Undeniably, the early 2000s in the United States were shaped by the September 11th attacks. It’s not surprising, then, that superhero movies took off as a response to the events of 9/11 . Super-powered heroes, after all, can protect us from the unexpected and save the day against the odds. But why did horror have such a moment?
Maybe it’s tied, somewhat, into that uncertainty. Going to work and school didn’t necessarily feel risk-free anymore; people were shaken to their cores. It was hard to feel safe. A lot of these horror films from the early 2000s touch on that sense of feeling unsafe, an underlying anxiety that so many people were feeling at the time, even if it wasn’t front of mind.
In The Ring , Signs and Panic Room , the characters aren’t playing with ouija boards, attending haunted summer camps or summoning demons. They’re living their lives — and the horrors sneak up on them. Something as innocuous as a VHS tape can hold terrors. You could have your birthday party — and then your whole life — upended by the sudden appearance of the unexpected. Even your home might not be safe. Horror movies offer us both a chance to see ourselves reflected and a chance to escape.
First, escapism. Sure, these films tap into the fears we have, but they’re also not illustrating the exact thing that’s scaring us. The feelings might be the same, but the circumstances are vastly different. That makes it easier to digest, to think about it.
Not to mention, there’s some sense of thrill that comes with watching what characters in a horror movie do, and then critiquing them for it. For example, we all know that horror movie characters should never investigate that strange noise in the basement. The tropes are familiar, comfortable even, because we know something’s going to go awry.
As for seeing ourselves reflected in horror? Well, we can judge the characters for the actions they take — and believe that, if confronted with the uncertain (or the scary) we’d do things differently. In films like Signs , the protagonists keep trying to find rational explanations for the crop circles and other strange goings ons. Eventually, though, they have to expect the truth; it really is the unexplainable, the thing they fear most.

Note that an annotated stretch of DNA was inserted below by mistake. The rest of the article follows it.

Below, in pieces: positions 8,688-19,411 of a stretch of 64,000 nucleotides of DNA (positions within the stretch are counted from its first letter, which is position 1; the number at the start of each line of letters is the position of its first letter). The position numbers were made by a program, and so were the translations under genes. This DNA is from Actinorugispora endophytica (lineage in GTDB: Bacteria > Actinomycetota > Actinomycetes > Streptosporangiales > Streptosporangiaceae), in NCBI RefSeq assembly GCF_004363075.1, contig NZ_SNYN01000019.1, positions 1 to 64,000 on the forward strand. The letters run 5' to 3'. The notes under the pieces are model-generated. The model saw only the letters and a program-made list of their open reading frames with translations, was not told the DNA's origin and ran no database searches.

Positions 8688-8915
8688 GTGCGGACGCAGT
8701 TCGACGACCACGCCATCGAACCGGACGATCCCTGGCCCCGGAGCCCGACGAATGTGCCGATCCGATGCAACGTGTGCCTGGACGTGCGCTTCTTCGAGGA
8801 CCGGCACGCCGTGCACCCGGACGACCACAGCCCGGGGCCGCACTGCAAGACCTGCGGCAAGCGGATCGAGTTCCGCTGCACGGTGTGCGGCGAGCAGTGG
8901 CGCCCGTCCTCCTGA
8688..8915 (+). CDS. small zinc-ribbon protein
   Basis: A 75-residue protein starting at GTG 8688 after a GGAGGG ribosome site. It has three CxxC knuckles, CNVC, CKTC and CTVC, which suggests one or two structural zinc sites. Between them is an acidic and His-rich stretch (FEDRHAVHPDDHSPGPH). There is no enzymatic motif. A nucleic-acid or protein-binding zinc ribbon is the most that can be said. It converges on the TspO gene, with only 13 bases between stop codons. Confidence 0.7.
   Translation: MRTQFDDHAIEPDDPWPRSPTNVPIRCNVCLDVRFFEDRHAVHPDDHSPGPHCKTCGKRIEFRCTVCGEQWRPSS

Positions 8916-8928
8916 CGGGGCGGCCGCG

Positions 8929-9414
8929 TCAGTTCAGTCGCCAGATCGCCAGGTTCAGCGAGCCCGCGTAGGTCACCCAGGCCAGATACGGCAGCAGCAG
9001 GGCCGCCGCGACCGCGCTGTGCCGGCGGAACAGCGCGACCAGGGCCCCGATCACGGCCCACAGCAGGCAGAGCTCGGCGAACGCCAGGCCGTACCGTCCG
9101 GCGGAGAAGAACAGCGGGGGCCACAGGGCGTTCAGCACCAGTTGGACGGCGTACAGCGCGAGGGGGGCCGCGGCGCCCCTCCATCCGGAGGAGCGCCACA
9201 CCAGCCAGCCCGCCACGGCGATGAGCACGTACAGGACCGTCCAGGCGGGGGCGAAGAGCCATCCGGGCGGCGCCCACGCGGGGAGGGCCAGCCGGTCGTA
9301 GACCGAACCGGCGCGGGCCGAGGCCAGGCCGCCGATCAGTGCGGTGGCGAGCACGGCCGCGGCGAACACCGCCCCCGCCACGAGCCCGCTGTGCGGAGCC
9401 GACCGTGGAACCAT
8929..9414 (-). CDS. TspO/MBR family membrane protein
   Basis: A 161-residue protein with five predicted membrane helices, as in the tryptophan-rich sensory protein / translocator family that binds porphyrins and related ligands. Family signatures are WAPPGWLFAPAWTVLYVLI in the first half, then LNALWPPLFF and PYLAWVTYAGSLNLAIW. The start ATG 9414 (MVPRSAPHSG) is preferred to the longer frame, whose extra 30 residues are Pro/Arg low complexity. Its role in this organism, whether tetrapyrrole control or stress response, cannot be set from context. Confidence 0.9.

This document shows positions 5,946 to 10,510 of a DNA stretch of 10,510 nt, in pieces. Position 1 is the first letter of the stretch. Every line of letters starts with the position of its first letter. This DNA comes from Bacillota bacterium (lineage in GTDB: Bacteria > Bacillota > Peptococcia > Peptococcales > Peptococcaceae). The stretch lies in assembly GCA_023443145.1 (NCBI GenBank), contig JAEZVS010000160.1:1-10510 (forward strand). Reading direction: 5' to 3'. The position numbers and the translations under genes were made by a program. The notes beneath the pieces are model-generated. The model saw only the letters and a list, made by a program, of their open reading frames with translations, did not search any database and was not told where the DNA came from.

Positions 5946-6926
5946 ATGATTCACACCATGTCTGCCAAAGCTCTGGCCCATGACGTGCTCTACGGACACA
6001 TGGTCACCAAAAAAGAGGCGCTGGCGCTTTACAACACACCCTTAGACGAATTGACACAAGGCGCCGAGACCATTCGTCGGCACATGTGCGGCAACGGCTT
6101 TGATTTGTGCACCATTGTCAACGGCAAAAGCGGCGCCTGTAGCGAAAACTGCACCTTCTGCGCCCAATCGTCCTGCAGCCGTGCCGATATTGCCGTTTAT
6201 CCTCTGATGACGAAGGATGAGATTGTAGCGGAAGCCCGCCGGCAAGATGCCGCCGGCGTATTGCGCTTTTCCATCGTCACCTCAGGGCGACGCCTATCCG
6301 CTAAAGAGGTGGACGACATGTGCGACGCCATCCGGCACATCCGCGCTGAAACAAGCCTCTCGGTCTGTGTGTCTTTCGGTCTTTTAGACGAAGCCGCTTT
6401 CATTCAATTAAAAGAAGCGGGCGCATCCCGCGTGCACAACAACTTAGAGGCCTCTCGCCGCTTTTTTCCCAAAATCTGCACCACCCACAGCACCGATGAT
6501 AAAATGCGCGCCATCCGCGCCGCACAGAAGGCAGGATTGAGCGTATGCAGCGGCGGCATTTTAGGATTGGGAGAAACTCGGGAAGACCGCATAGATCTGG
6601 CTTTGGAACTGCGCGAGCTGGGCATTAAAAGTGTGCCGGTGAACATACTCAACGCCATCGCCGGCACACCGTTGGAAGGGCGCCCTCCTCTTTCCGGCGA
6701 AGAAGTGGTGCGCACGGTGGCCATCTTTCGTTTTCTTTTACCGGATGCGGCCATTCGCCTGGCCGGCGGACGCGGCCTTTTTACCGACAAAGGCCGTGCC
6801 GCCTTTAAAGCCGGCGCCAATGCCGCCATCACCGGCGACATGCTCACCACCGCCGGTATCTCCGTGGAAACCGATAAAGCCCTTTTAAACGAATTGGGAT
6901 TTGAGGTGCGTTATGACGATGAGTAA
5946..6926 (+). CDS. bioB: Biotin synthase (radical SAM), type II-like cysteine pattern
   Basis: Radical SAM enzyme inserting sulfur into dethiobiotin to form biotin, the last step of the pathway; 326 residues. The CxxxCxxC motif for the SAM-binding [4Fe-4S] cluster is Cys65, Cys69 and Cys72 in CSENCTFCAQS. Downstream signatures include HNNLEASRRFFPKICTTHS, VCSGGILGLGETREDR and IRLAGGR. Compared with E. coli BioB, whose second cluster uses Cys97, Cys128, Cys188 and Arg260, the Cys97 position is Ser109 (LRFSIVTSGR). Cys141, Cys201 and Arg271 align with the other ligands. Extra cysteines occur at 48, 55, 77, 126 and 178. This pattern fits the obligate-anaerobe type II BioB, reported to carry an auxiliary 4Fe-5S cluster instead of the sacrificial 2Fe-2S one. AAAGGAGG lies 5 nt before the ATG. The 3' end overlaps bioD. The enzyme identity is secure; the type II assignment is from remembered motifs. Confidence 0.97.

Plus, on the whole, horror movies usually end with the protagonist overcoming both the uncertainty and the larger threat. We don’t always get that sense of closure or control in real life. But even just knowing that the characters will overcome the threats is comforting. And a bit cathartic.
Jordan Peele’s Nope and the Spectacle of Horror Movies
The opening shot of Jordan Peele’s Nope probably isn’t what you expect. We see empty rows of chairs in what should be a full studio audience. “Applause” signs blink overhead. Later, we learn about how this opening moment of a sitcom-turned-tragedy ties into one of the film’s central characters, Ricky “Jupe” Park ( Steven Yeun ).
Jupe is a former child star whose Wild West-themed amusement park neighbors the Haywood Hollywood Horse Ranch — the family home and business of our protagonists, siblings O.J. (Daniel Kaluuya) and Emerald Haywood (Keke Palmer). “What if I told you that today you’ll leave here different,” Jupe says to an audience of eager amusement park onlookers. “Right here, you are going to witness an absolute spectacle.”
And this UFO movie is all about spectacle — about trying to understand something you can’t quite explain by capturing it (on film). In a way, it’s all pretty meta. But that’s exactly what makes horror movies — and movies at large — resonate so much. They provide a spectacle that we can graft our feelings onto and that, in turn, can help us make sense of things or weather the real-world horrors we’re shouldering.
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Ghosts of cité soleil.
Dir. Asger Leth Denmark / USA 85 min Not Rated
Haitian / English / French
A devastating portrait of an impoverished society in the throes of chaos, Danish filmmaker Asger Leth’s GHOSTS OF CITE SOLEIL is documentary-making at its most eye-opening. Set against the 2004 Haitian coup d’état, the film follows two brothers, 2Pac and Bily, gang leaders with opposing views on the future of their country. As though day-to-day life in the world’s most dangerous slum isn’t dramatic enough, Leth also captures the personal tension that arises as both brothers fall for the same female relief worker. An engrossing, unsettling film, featuring original music by executive producer Wyclef Jean.
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Ghosts of Cité Soleil
Documents the violent lives of gang leaders in Haiti's worst slum, focusing on two brothers loyal to then-President Aristide. Documents the violent lives of gang leaders in Haiti's worst slum, focusing on two brothers loyal to then-President Aristide. Documents the violent lives of gang leaders in Haiti's worst slum, focusing on two brothers loyal to then-President Aristide.